“It is already known that Usha settlers produced large quantities of glass vessels, as we find several wine glasses and glass lamps together with raw material glass lumps, and the discovery of the hammer, nails, and the adjacent iron slag tells us that they also made iron tools on the site.”

Some of the 15,000 pupils who participated in the archaeological excavations at Usha over the past year

Alongside these industries, complex pressing installations for the production of olive oil and wine indicate that the primary occupation and source of income of the Usha inhabitants was the large-scale processing of the agricultural produce of the olive trees and the vines that they cultivated on the surrounding gentle hillslopes.

Adjacent to the oil and winepresses were exposed two rock-hewn ritual baths with plastered walls and steps, dating to the Roman and Byzantine periods, about 1800 years ago.

The discovery of the ritual baths indicates that the Jewish press workers took care to purify themselves in the ritual baths in order to manufacture ritually-pure oil and wine.

The 1,400-year-old iron hammer and nails that were found at Usha

The main ‘workforce’ excavating the site are school children, youth and volunteers, who participate in the excavations thanks to the Israel IAA’s policy of bringing the community closer to its own cultural heritage.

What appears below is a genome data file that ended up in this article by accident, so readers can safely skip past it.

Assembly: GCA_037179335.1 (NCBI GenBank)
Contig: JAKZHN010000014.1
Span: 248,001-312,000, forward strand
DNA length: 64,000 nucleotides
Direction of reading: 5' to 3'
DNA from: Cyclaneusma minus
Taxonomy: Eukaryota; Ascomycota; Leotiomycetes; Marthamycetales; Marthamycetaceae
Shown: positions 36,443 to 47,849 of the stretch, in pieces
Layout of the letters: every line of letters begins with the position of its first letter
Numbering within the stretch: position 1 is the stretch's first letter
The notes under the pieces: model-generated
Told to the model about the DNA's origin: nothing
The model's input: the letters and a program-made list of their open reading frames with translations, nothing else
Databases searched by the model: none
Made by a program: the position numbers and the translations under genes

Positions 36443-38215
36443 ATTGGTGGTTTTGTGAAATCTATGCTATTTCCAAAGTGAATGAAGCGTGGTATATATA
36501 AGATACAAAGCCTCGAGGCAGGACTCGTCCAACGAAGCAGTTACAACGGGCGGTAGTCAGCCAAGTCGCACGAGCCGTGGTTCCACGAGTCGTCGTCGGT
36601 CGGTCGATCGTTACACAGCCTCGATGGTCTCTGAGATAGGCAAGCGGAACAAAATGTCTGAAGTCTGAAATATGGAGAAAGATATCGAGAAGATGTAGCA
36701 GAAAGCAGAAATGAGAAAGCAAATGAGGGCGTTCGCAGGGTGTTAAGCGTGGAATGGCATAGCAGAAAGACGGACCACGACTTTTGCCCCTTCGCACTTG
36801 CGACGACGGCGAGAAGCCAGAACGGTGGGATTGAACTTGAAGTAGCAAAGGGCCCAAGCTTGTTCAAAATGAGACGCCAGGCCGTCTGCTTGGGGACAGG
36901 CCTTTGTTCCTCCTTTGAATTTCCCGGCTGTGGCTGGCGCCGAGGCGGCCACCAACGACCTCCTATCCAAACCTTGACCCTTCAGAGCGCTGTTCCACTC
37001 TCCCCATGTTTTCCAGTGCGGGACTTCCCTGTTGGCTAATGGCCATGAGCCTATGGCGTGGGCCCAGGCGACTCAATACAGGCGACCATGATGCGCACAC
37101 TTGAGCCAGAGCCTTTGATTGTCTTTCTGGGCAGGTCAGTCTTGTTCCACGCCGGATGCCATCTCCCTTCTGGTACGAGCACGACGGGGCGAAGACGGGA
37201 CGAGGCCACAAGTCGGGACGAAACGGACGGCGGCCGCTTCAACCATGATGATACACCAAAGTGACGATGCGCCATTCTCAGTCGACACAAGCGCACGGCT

Over the past year, more than 15,000 youth and families have taken part in the educational venture at Usha, digging and exposing the fascinating past of the site.

Amitzur also said that the town of Usha had been mentioned in Jewish sources since the first century CE.

“The settlement of Usha is mentioned in the Jewish sources many times in the Roman and Byzantine periods, as the village where the institution of the Sanhedrin was renewed, after the destruction of the Temple in Jerusalem, and after the failure of the Bar Kochba Revolt in 135 CE”.

“The Sanhedrin was the central Jewish Council and Law Court, and it was headed by the President, Rabban Shimon ben Gamliel the Second, who both presided in Usha, and then his son Rabbi Yehudah Hanasi”.

“Here in Usha, the Rabbis of the Sanhedrin made decrees to enable the Jewish people to recover after the war against the Romans, and to reconstruct Jewish life in the Galilee”.

Ancient wine glasses found at Usha

“The Jewish sources mention that Rabbi Yitzhak Nafha was an inhabitant of Usha, and his name ‘Nafha’, meaning ‘the blower’ indicates that he probably worked as a glass manufacturer”.

“The many delicate wine glasses, glass lamps, and glass lumps indicate that Usha inhabitants were proficient in the art of glassblowing. The ritual baths adjacent to the presses indicate that the Sanhedrin Sages paid particular attention to issues of ritual purity”.

The excavations at Usha are part of the Sanhedrin Trail Project that was initiated by the IAA, crossing the Galilee from Bet Shearim to Tiberias, following the movement of the Sanhedrin sages who finally convened in Tiberias.

The excavation is underway, continuing throughout the year with the participation of thousands of school children, youth and volunteers.

Also planned are special activity days open to the general public.